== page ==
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Hanson Professional Services Inc. is seeking ideal candidates who have past experience supporting Federal Emergency Management Agency (FEMA) disaster recovery efforts or have experience in professional disciplines incidental to disaster recovery with a preferred background in engineering, science or archaeology. We are looking for consultants who are available to join our team for future deployment to locations affected by natural disasters.
Hanson has been supporting the Federal Emergency Management Agency (FEMA) on disaster response and recovery assignments by providing engineering evaluations of damaged public infrastructure, cost estimates, debris monitoring, and environmental services.
Performing FEMA Public Assistance is a noble undertaking and great opportunity to give back. You will work helping communities, schools, cities, hospitals, libraries, departments of transportation and organizations recover from disasters. FEMA PA provides you with an opportunity to see how cities and state agencies can work with you to help them secure grants and rebuild. You will be an integral and essential part of this process and will learn many unique skills to help these applicants move ahead.
If you're up for the challenge, we've been looking for someone just like you. Join our team and help us lay the foundation for progress and innovation.
Essential Job Functions/Responsibilities:
Accurately forecasting the scope, cost, and duration of future projects is vital to the survival of any business. Cost estimators develop the cost information that business owners or managers need to make a bid for a contract or to decide on the profitability of a proposed new product or project. They also determine which endeavors are making a profit. The estimator usually records this information in a signed report that is included in the final project estimate. After the site visit, the estimator determines the quantity of materials and labor the firm will need to furnish. This process, called the quantity survey or "takeoff," involves completing standard estimating forms, filling in dimensions, numbers of units, and other information.
A cost estimator working for a general contractor, for example, estimates the costs of all of the items that the contractor must provide. Also during the takeoff process, the estimator must make decisions concerning equipment needs, the sequence of operations, the size of the crew required, and physical constraints at the site. Allowances for wasted materials, inclement weather, shipping delays, and other factors that may increase costs also must be incorporated in the estimate. After completing the quantity surveys, the estimator prepares a cost summary for the entire project, including the costs of labor, equipment, materials, subcontracts, overhead, taxes, insurance, markup, and any other costs that may affect the project. The chief estimator then prepares the bid proposal for submission to the owner. Construction cost estimators also may be employed by the project's architect or owner to estimate costs or to track actual costs relative to bid specifications as the project develops. For example, one may estimate only electrical work and another may concentrate on excavation, concrete, and forms. The Federal Emergency Management Agency (FEMA) has its own process related to cost estimating which is called, The Cost Estimating Format (CEF), and is used primarily for large Projects that may be used when the project will cost more than $47,800 (for fiscal year 1999). On the other hand, projects that cost less than $47,800 are called small projects. A FEMA representative, the Project Officer (PO), is responsible for developing a scope of work for a large project in partnership with State and local representatives. The CEF is then applied to the scope of work to develop a cost estimate for the large project, and that estimate is used as the basis for obligating funds. The CEF was developed to provide a uniform method for estimating large project costs across the entire range of eligible work (from design to project completion). The CEF should not be used for small projects, or for emergency work, such as large-scale debris removal operations (whether it is a small or a large project). It is intended for use on permanent work only, for all types of disasters and for all types of facilities.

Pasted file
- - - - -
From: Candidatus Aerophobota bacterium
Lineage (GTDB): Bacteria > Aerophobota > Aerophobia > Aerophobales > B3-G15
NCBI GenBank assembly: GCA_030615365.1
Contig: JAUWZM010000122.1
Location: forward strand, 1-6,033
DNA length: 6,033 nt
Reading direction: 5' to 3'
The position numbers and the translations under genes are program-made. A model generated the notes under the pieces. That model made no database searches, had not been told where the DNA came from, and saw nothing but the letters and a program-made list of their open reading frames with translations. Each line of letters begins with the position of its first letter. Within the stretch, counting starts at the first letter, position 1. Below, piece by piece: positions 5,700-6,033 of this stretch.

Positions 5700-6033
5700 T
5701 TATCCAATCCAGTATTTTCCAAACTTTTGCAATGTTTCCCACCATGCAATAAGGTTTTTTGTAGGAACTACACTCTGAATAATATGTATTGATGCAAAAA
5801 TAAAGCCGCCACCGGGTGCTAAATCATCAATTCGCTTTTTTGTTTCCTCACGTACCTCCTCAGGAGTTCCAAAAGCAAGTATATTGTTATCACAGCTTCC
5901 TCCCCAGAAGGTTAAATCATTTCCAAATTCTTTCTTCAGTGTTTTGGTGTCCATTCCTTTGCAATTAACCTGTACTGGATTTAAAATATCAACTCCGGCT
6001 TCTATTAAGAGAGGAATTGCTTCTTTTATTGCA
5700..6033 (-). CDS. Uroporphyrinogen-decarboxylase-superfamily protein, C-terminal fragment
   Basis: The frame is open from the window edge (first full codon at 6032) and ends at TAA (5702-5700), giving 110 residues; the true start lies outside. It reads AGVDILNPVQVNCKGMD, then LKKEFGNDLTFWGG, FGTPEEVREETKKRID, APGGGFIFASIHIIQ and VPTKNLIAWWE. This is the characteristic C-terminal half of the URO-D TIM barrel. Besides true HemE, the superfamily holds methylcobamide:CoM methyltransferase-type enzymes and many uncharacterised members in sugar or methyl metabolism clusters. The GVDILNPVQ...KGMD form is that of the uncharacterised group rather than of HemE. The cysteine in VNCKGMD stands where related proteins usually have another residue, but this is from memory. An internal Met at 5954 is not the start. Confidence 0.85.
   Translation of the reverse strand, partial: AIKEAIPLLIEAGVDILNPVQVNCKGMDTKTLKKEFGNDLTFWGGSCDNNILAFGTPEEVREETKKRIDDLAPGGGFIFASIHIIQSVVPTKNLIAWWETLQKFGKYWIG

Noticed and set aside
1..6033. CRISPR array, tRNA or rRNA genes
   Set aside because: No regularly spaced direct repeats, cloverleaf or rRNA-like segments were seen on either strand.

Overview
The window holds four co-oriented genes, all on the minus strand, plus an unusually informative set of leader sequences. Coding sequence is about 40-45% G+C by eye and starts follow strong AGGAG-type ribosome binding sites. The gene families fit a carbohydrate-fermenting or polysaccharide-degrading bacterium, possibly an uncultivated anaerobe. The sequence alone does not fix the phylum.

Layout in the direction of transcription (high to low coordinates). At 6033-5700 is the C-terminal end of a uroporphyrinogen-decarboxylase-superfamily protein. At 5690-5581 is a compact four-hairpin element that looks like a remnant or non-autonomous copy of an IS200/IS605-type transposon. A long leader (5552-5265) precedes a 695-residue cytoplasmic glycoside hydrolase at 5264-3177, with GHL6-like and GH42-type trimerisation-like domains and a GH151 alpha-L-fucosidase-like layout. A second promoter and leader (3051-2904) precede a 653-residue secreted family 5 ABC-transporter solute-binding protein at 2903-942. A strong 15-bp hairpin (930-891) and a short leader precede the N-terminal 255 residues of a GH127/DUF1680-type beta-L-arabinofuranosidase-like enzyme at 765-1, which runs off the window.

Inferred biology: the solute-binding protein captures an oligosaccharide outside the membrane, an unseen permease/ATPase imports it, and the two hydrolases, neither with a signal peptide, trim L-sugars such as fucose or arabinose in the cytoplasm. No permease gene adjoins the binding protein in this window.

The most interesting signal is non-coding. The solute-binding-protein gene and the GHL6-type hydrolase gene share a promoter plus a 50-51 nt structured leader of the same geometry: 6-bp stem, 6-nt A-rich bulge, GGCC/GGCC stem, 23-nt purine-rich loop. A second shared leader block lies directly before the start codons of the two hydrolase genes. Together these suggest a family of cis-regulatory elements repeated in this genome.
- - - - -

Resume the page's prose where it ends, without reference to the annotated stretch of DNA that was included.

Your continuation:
The successful candidates will have the necessary experience based upon the positions needed for deployment. Due to the nature of this specific disaster work in and throughout the Continental US Territories, selected candidates must meet the following requirements:
PLEASE NOTE: This position requires the obtainment of a FEMA badge. In order to pass the FEMA security process, candidates must meet the following requirements:
As employers/governmental contractors, we comply with government regulations, including affirmative action responsibilities where they apply. To assist us in meeting our affirmative action goals, employees are encouraged to refer minorities, women, individuals with disabilities and veterans.
AN EQUAL OPPORTUNITY - AFFIRMATIVE ACTION EMPLOYER
EEO / MINORITY / FEMALE / INDIVIDUALS WITH DISABILITIES / VETERANS